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  1. #1
    Join Date
    Feb 2006
    City Island, Bronx, NY
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    This thread will assist you in dealing with the first few hours of finding an injured or orphaned baby squirrel. In most cases we would urge you to find a qualified wildlife rehabilitator ASAP, but please follow these guidelines to stabilize and keep the squirrel safe:

    Emergency Care for Baby Squirrels

    Don’t try to feed the squirrel.
    Don’t handle him more than you have to.
    No loud voices, TV, music, or bright lights.
    No children or pets in the same room!

    1. Warm the Baby (never feed a cold squirrel!)
    Quick Methods:
    -Cup the baby in your hands or under your shirt next to your skin.
    -Fill a plastic bottle with very warm water. Wrap in a cloth, place next to baby, and cover him. Reheat every 2 hours.
    -“Rice Buddy”: Fill a sock with 1 cup of rice or dried beans and microwave for 30 seconds. Place next to baby and cover him. Reheat every 2 hours.

    2. [b] Find a Box or Container[b]
    A shoebox will do for small babies. A baby that can walk will need a larger box with a lid (with holes). Put a clean baby blanket, flannel shirt, or piece of fleece in the bottom of the box. No towels or terrycloth. Squirrels can get tangled in the loops. Place baby on the material and cover him with one flap. If you have a heating pad, turn it on low and place it under half of the box (not IN the box!) so baby can move away if he gets too warm. You can use the plastic bottle or rice buddy described above, but these are only temporary methods until you get a heating pad, since they must be reheated every 2 hours and won't keep baby warm all night.
    NOTE: Monitor his temperature so he doesn’t chill or overheat. His feet should feel warm to the touch.

    Note: If the baby is injured, is having trouble breathing, has fly eggs on his fur, or is very skinny or dehydrated, he needs emergency care by an experienced rehabber or vet.

    3. Rehydrate the Baby

    Most babies are dehydrated when you find them and must be rehydrated before you can feed them. Never feed formula or food of any kind to a dehydrated baby!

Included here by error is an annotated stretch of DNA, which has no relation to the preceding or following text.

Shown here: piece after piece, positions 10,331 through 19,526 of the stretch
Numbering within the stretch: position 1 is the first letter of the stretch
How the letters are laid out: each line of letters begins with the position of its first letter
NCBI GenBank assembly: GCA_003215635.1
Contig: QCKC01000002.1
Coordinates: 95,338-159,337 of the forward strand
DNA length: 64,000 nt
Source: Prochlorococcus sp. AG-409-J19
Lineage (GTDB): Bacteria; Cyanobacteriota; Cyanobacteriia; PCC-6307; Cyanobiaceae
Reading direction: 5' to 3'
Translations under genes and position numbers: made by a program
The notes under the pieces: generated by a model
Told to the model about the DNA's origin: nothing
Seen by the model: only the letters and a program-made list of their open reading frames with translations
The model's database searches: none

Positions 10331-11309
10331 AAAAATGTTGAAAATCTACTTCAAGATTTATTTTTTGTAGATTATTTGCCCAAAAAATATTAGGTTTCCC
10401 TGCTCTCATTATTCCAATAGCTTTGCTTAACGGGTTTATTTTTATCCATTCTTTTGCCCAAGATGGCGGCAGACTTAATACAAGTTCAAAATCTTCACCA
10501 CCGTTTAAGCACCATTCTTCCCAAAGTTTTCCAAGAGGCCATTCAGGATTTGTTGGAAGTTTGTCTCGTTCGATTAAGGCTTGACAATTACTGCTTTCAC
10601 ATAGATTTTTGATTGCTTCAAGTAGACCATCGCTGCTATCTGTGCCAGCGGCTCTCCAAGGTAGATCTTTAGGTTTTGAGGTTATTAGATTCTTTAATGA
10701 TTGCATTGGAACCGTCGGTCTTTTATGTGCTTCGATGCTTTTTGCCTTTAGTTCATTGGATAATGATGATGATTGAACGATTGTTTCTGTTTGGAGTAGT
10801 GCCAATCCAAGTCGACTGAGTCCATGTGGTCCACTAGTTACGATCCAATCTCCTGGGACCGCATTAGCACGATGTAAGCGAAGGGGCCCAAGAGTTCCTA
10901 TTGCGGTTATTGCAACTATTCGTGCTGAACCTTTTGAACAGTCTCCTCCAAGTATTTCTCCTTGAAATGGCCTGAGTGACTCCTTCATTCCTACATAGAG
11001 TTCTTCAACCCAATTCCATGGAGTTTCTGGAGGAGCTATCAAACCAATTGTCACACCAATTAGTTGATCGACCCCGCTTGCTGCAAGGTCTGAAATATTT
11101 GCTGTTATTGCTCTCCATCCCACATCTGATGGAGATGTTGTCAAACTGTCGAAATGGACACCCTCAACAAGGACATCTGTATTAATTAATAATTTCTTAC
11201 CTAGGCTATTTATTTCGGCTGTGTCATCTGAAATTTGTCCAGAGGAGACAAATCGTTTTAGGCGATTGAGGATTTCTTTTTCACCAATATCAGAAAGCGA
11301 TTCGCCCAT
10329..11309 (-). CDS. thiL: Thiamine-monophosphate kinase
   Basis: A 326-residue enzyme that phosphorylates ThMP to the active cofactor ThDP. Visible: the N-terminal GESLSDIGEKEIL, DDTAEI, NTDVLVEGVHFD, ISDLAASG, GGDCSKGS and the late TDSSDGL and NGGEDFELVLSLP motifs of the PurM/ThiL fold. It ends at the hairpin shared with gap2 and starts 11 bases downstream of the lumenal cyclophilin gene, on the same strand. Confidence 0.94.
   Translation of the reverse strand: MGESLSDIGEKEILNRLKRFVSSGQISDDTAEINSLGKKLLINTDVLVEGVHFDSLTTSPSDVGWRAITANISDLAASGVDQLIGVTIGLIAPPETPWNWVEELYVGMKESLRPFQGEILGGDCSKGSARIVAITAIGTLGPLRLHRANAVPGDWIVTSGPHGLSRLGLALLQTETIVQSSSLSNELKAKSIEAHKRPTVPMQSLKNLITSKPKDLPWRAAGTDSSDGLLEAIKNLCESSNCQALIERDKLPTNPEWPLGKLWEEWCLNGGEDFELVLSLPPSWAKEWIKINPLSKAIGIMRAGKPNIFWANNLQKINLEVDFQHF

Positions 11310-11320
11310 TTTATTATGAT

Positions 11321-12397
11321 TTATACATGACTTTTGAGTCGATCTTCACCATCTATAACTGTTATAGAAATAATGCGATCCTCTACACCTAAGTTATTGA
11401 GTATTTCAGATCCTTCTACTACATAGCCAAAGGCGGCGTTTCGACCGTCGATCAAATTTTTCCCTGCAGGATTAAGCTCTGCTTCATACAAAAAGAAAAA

How to Check for Dehydration
    Pinch the skin on the back of his neck. If it doesn’t spring back immediately, the baby is dehydrated. If the pinched skin stays up like a tent for more than a second, the baby is badly dehydrated. Other signs of dehydration: pale grayish gums, dry mouth, sunken eyes, whites around eyes showing, rough spiky fur, dry scaly skin.
    NOTE: If baby is badly dehydrated, he will need subcutaneous fluids, which can only be given by a rehabber or vet.

    [b] Supplies You Will Need: [b]
    --Pedialyte (any flavor)*
    --Plastic syringes (1 cc size; no needles. Ask the pharmacist to get these for you) An eyedropper can also work.
    These are available at most drugstores.

    *If you can’t find Pedialyte at the store, here is a recipe for homemade Pedialyte:

    1 tsp salt (teaspoon)
    3 Tbsp sugar (tablespoon)
    1 quart warm water
    Mix all ingredients in warm water. Store in refrigerator.

    How to Prepare the Pedialyte
    Use a plastic syringe (with or without a nipple). Never use pet nursers or doll bottles. They will choke the baby. Fill a coffee mug with hot water. Fill the syringe with Pedialyte and place it in the mug for a couple of minutes. Squirt a drop on the inside of your wrist to make sure the liquid isn’t too hot. It should feel barely warm on your skin.

    Proper Position
    A tiny baby should be held upright in your hand. A baby with fur can lie on a flat surface on his stomach. A baby that can walk can be held upright or he can drink sitting up. Hold the syringe so the tip points UP to the baby’s mouth and the handle is down. Don’t let the baby get cold. Keep him wrapped up while he eats.

    How to Feed Fluids
    Place the syringe tip on the baby’s lips (from the side) and squeeze out one drop for him to taste. Don’t squirt a steady stream. Let him swallow one drop before squeezing more. GO SLOW! It sometimes takes a feeding or two for them to catch on. Hairless babies are fed drop by drop. With older babies (once they catch on) you can squeeze slowly for one second, wait for him to swallow, then squeeze more.

    If fluids dribble out his mouth or come out his nose, you are going too fast. Stop and tilt the baby’s head down so the fluid drains out (support his head and neck like you would a human baby). Then wipe his nose and mouth with toilet paper. Start over, slower. NOTE: There is now a chance your baby will develop aspiration pneumonia from inhaling fluid in his lungs. This is fatal. Please contact a rehabber or vet, or the people at The Squirrel Board, for assistance.

    Last edited by island rehabber; 08-29-2011 at 06:12 AM.
    Island Rehabber
    NY State Licensed
    Wildlife Rehabilitator

    "Ancora Imparo" (I am still learning)

    If you can't afford the vet,
    You can't afford a pet.

    "Better one day in the trees, than a lifetime in a cage."

    '...and the greatest of these, is Love. '

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